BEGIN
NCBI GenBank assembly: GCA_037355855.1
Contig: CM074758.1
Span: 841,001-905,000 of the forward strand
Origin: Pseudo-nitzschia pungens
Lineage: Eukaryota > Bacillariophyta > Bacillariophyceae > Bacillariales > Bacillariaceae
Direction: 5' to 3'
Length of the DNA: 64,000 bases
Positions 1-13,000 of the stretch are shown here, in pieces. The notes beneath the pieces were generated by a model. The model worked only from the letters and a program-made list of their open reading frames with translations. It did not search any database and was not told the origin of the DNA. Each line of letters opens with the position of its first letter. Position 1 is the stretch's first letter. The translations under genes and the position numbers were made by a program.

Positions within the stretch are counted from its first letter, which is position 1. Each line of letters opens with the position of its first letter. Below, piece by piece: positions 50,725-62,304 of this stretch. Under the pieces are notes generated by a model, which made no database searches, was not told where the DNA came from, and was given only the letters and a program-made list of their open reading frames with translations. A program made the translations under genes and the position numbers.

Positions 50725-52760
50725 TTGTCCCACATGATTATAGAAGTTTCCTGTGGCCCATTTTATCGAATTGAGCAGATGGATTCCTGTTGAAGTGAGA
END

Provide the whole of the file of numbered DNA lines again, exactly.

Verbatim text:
NCBI GenBank assembly: GCA_037355855.1
Contig: CM074758.1
Span: 841,001-905,000 of the forward strand
Origin: Pseudo-nitzschia pungens
Lineage: Eukaryota > Bacillariophyta > Bacillariophyceae > Bacillariales > Bacillariaceae
Direction: 5' to 3'
Length of the DNA: 64,000 bases
Positions 1-13,000 of the stretch are shown here, in pieces. The notes beneath the pieces were generated by a model. The model worked only from the letters and a program-made list of their open reading frames with translations. It did not search any database and was not told the origin of the DNA. Each line of letters opens with the position of its first letter. Position 1 is the stretch's first letter. The translations under genes and the position numbers were made by a program.

Positions within the stretch are counted from its first letter, which is position 1. Each line of letters opens with the position of its first letter. Below, piece by piece: positions 50,725-62,304 of this stretch. Under the pieces are notes generated by a model, which made no database searches, was not told where the DNA came from, and was given only the letters and a program-made list of their open reading frames with translations. A program made the translations under genes and the position numbers.

Positions 50725-52760
50725 TTGTCCCACATGATTATAGAAGTTTCCTGTGGCCCATTTTATCGAATTGAGCAGATGGATTCCTGTTGAAGTGAGA